1999, the long wait is almost over for Star Wars fans as The Phantom Menace is only a few months away from release. A group of friends decide they can wait no longer and embark on a road trip to Skywalker Ranch, to break in and get their hands on a copy of the movie.
Remember when everyone was going Star Wars crazy back in the distant days of the last year of the 90s? And remember what happened once that familiar 20th Century Fox fanfare faded? A movie about Trade Union disputes with 'hilarious' slapstick antics from an annoying alien while a prepubescent Anakin Skywalker piloted a spaceship shouting yippee!! Well, maybe it wasn't all bad but certainly a major disappointment to the majority of fans. But here we have a film that rewinds to those innocent pre-Phantom Menace days when everyone was joyfully anticipating the arrival of George Lucas' sci-fi prequel.
There is certainly ripe opportunity for parodying Star Wars and its fans but Fanboys consistently misses every target. A dull unfunny road trip that's unforgivably formulaic with a forgettable cast of thinly conceived clichéd characters – the fat slob, the bespectacled geek, the guy that left for a real job – journeying from one familiar gag to the next. It's far too gentle in its comedy, seemingly fearing any attempt at self-deprecating humour may upset the fans. Although there is no such thought given to Trekkies, who are mercilessly lampooned on more than one occasion, without any sense of irony.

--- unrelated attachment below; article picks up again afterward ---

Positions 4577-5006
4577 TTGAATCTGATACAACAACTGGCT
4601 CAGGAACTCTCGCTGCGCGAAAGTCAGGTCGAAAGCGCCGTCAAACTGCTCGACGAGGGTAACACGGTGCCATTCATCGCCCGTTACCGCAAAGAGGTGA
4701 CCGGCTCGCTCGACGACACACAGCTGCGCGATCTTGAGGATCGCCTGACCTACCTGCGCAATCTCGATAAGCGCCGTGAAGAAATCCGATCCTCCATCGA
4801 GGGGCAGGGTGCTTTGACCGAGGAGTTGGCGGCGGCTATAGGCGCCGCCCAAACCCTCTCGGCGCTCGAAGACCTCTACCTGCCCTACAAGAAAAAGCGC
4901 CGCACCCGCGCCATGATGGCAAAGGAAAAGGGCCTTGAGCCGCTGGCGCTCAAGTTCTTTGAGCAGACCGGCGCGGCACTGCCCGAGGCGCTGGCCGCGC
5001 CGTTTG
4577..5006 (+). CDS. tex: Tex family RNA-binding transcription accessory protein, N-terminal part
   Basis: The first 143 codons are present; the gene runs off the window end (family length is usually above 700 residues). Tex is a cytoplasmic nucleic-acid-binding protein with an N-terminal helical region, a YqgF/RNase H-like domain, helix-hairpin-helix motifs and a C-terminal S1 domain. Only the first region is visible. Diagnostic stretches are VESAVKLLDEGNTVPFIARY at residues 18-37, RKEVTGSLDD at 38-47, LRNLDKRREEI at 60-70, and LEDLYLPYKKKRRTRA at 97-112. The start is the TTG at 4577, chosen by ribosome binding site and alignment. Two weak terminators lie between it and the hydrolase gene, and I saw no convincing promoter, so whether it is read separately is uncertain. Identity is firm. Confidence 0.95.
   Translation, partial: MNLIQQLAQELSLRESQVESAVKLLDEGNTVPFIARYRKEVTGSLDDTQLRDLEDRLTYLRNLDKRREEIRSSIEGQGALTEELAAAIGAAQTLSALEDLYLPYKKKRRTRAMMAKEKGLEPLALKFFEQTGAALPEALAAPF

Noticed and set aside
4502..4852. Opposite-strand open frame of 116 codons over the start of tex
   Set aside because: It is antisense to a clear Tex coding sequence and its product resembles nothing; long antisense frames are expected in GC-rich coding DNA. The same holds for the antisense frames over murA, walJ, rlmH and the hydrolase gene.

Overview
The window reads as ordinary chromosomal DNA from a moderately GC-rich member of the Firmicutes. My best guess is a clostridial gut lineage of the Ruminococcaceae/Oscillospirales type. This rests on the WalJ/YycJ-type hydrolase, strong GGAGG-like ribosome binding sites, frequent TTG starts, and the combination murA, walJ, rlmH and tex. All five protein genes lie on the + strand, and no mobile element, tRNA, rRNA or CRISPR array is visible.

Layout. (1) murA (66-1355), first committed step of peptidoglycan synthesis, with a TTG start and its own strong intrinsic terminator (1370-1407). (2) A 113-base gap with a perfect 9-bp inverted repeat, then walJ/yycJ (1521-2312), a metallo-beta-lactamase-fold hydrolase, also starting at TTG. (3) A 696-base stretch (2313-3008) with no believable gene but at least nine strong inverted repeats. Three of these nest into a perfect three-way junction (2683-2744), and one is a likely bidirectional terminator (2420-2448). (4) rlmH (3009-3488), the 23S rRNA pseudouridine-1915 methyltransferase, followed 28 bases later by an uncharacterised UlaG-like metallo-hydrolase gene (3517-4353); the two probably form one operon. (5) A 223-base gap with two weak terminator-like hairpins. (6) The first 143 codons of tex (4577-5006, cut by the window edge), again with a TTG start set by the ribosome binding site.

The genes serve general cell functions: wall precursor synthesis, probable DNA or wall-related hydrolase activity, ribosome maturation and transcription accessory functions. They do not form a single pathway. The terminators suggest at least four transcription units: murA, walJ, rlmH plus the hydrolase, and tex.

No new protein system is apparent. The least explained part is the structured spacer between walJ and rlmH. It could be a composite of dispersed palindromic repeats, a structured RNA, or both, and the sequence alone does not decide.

To give this quest some gravitas the impetus for our gang's plan to break into Skywalker Ranch is the discovery that one of them is dying from cancer. An attempt to add a serious tone to the film, that apparently led to major delays in its release with it being cut from the film then restored. It's a moral centre that's rather clunkily slotted into the plot, conveniently forgotten about for most of the time, only given screen time in scenes where the characters are supposed to be doing a bit of soul searching. But this chance for self-reflection is ultimately not followed through to its logical and satisfying conclusion.
The one element that does work in Fanboys is the addition of a few cameos, from the world of Star Wars and beyond. They don't really make the film worth sitting through though, nor does the admittedly funny last line. Fanboys' riffs on Star Wars and parodies of scenes from not only the classic trilogy but other Lucas movies are rather stale. As are the familiar trappings lifted from a million other guys-on-a-road-trip movies. Fans have been better served with a host of parodies over the long years since The Phantom Menace and this belated addition is about as enjoyable as a Jar Jar Binks Christmas Special.